Several governments in countries around the world are experimenting with mobile healthcare technology, including remote monitoring for seniors, but a new study found that among older patients, telemonitoring did not result in fewer hospitalizations or emergency department visits.
In fact, the study showed that seniors in the telemonitoring group actually had a higher mortality rate (at 14.7%) than those in the “usual” care group (3.9%), although the cause for this is unknown.
This study could negate findings about mobile health technology from Telenor Group, which released a presentation on the socio-economic impact of mobile health technology detailing the impact it had in 12 countries that were running or testing pilot programs.
Remote monitoring and mobile health technology can enable seniors to live independently, safely, and more cost-effectively in their homes through systems that can send relevant information and alarms to caregivers and health professionals, said Telenor.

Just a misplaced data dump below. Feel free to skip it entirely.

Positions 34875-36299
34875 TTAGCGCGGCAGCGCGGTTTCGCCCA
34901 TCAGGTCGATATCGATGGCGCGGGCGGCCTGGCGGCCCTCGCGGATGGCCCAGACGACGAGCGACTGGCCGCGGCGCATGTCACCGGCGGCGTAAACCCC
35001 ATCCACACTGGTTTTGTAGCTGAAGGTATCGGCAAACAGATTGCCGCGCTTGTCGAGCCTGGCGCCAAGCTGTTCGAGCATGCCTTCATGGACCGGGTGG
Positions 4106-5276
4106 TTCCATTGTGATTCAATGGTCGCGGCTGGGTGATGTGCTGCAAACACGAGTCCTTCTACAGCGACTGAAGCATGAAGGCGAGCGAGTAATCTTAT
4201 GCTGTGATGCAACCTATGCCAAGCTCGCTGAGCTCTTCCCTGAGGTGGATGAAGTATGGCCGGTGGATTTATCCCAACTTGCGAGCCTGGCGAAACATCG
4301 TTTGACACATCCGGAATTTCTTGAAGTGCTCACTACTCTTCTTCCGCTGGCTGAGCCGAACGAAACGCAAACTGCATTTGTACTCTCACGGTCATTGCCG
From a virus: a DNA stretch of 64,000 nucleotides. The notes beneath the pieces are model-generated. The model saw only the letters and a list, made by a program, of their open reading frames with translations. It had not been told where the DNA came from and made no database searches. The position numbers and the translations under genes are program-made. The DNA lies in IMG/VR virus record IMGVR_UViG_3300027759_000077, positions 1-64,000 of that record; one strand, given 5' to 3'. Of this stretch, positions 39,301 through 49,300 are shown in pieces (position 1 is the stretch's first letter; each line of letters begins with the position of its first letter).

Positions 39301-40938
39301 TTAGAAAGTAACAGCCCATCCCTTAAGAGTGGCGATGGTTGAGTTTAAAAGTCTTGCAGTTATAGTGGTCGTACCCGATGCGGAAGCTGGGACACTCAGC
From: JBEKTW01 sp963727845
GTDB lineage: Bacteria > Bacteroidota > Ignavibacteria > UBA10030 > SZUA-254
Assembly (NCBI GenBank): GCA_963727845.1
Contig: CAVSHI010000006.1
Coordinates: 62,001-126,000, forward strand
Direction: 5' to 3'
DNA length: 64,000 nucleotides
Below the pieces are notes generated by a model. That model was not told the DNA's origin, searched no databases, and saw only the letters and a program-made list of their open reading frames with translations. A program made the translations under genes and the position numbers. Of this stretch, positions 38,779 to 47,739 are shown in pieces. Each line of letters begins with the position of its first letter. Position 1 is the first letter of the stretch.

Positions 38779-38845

The trial on telemonitoring versus “usual” care, conducted by multiple healthcare professionals, sought to assess the differences in hospitalizations and emergency department visits among older adults depending on which method of care they were using, with this premise: “Efficiently caring for frail older adults will become an increasingly important part of health care reform; telemonitoring within homes may be an answer to improve outcomes.”
For the 60+ study participants, all at high risk for rehospitalization, those in the telemonitoring group used technology relaying daily biometrics, symptom reporting, and videoconference. Out of 205 enrolled participants, with a mean age of 80.3 years, the primary outcome of hospitalizations and emergency department visits didn’t differ between the two groups, and telemonitoring did not result in fewer hospitalizations.
The trial report, published in the Archives of Internal Medicine, can be accessed here.
Written by Alyssa Gerace